16/5/2014

THOSE PRESENT – TRICIA OPALKO, EDDIE ROBINSON, SARAH ARMSTRONG, JULIA EVANS, FATHER PEPE, NICK GRIFFITHS

DISCUSSION TOPIC:  READING

The pupils were asked “Tell us about reading”

Year 1, 2 and reception
All the children were very keen to answer and talk about the books they liked reading. Miss Evans’ (Year 2) class were working on an assembly about Shakespeare. They told us they “liked Taming of the Shrew” they had also like Romeo and Juliet and Hamlet. They also liked Midsummer Night’s Dream and talked animatedly about some of the characters.

Year 3, 4, 5 and 6
The juniors were asked about reading and the responses were enthusiastic. “Our school really encourages reading”, “reading is a big help to everything else you do”, “reading is a very important part of life,  you need reading for everything.” The children told us that once they had reached free reader stage (at about stage 15) they could choose their own books from the library.  They said the library was well stocked with plenty of choice.

When asked who likes reading, every child put up its hand.

The infant group were asked about guided reading.
Approximately once a week a small group of children will each read a page of a book to the teacher and rest of the group. The group will discuss the book and their teacher asks them questions about the story.

The pupils were asked about reading comprehensions.
Year 1, 2 and reception
The children told the Governors that they are given a comprehension to do about once a month on their current reading book. They do this at home. One year 1 child informed us “you can look for the answer in the book”.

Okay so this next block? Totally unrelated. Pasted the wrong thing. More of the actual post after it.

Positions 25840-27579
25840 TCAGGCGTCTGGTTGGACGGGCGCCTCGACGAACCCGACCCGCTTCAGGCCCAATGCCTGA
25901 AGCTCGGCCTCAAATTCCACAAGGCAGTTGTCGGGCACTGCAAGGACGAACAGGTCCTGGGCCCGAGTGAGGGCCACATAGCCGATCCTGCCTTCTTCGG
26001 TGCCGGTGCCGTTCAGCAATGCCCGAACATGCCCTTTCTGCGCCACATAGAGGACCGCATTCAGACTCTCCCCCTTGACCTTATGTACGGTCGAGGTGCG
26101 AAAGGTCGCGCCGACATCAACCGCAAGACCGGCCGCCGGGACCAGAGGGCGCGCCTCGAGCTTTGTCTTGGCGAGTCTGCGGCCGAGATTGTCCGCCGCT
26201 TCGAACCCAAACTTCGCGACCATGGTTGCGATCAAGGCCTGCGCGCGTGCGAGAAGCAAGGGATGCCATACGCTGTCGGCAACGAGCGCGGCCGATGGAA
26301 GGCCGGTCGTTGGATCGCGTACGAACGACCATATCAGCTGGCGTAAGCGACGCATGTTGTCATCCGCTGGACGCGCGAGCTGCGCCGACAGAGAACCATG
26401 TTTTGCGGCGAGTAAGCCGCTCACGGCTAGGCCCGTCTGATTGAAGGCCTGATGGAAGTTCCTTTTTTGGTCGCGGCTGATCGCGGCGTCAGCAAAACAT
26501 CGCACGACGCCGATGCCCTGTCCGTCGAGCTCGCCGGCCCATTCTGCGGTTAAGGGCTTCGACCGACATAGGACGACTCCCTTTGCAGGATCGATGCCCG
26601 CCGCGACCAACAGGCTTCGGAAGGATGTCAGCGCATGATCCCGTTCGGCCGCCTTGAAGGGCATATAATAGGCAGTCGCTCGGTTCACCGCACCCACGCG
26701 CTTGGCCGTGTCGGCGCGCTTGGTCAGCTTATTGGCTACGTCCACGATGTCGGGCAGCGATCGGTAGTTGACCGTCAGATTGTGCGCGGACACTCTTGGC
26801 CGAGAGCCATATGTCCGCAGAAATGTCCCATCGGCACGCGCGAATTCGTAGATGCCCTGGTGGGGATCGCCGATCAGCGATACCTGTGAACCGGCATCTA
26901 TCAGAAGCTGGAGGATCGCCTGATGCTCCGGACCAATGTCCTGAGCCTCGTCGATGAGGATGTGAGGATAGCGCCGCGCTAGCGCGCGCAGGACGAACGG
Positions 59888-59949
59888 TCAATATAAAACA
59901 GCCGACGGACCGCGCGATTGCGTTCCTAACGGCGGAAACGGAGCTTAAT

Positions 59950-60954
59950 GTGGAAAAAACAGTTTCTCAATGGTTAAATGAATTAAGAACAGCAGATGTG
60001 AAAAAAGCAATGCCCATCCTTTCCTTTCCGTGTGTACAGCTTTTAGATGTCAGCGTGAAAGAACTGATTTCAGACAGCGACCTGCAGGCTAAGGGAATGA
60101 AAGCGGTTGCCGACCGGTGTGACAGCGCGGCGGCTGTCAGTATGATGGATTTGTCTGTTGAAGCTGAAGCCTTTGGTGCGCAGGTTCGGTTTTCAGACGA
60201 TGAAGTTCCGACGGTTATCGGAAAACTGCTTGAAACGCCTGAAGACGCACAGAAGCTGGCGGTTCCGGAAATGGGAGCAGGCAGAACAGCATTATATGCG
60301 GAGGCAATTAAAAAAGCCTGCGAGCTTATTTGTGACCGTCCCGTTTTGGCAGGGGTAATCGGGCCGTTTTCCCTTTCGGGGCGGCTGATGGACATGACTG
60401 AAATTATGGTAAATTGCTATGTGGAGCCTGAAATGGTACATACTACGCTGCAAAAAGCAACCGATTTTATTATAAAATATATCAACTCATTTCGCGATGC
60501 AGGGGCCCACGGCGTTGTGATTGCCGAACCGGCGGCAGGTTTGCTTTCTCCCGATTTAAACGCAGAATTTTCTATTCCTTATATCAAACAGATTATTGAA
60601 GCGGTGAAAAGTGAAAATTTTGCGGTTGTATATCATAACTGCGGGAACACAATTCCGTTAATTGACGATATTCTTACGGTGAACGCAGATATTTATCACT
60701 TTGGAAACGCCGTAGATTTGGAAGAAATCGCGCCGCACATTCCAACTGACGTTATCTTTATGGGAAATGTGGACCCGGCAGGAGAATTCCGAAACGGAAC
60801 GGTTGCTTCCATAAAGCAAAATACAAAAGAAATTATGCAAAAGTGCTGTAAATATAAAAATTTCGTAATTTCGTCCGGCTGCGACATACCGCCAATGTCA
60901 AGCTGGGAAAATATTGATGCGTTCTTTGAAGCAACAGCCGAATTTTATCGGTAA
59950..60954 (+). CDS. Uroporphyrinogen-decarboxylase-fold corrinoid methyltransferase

Year 3, 4,5 and 6
The children also do comprehensions or book reviews at home on their class books and also work on comprehensions in class.

The pupils were asked “How often do you read at home?”
Year 1, 2 and reception
Almost all the children said they read at home every night, mainly to their Mum or Dad.

Years 3, 4, 5 and 6
The children who are free readers told the governors they still recorded any reading out loud at home in their reading record and they are encouraged to read out loud. They don’t all read every night out loud to their parents. Encouragement from parents is evident.

Some told us they prefer to read in their heads: “Every day I prefer reading in my head as it is quicker” and “I like reading my Harry Potter book in my head”.

They recommend books to each other. The children then told the governors very enthusiastically what their favourite books were.  Examples are, David Walliams, the Harry Potter books and Roald Dahl.

The pupils were asked about phonics and whether it is useful in their reading.
Year 1, 2 and reception
“You have a white board and pen”, one of the children told the governors, “you have to try to write out the sounds”.  The children explained what they did in their lessons and how they sound out words that they find tricky or haven’t seen before.

Years 3, 4, 5 and 6
The children use the following tools/techniques to deal with words they haven’t seen before: sounding the word out, ask a parent/teacher for help, or split the word up. Some of the older children mentioned they use a dictionary to assist them.

At the end of the session the children were asked whether they preferred fiction or non-fiction. In both groups the majority preferred fiction, with several undecided

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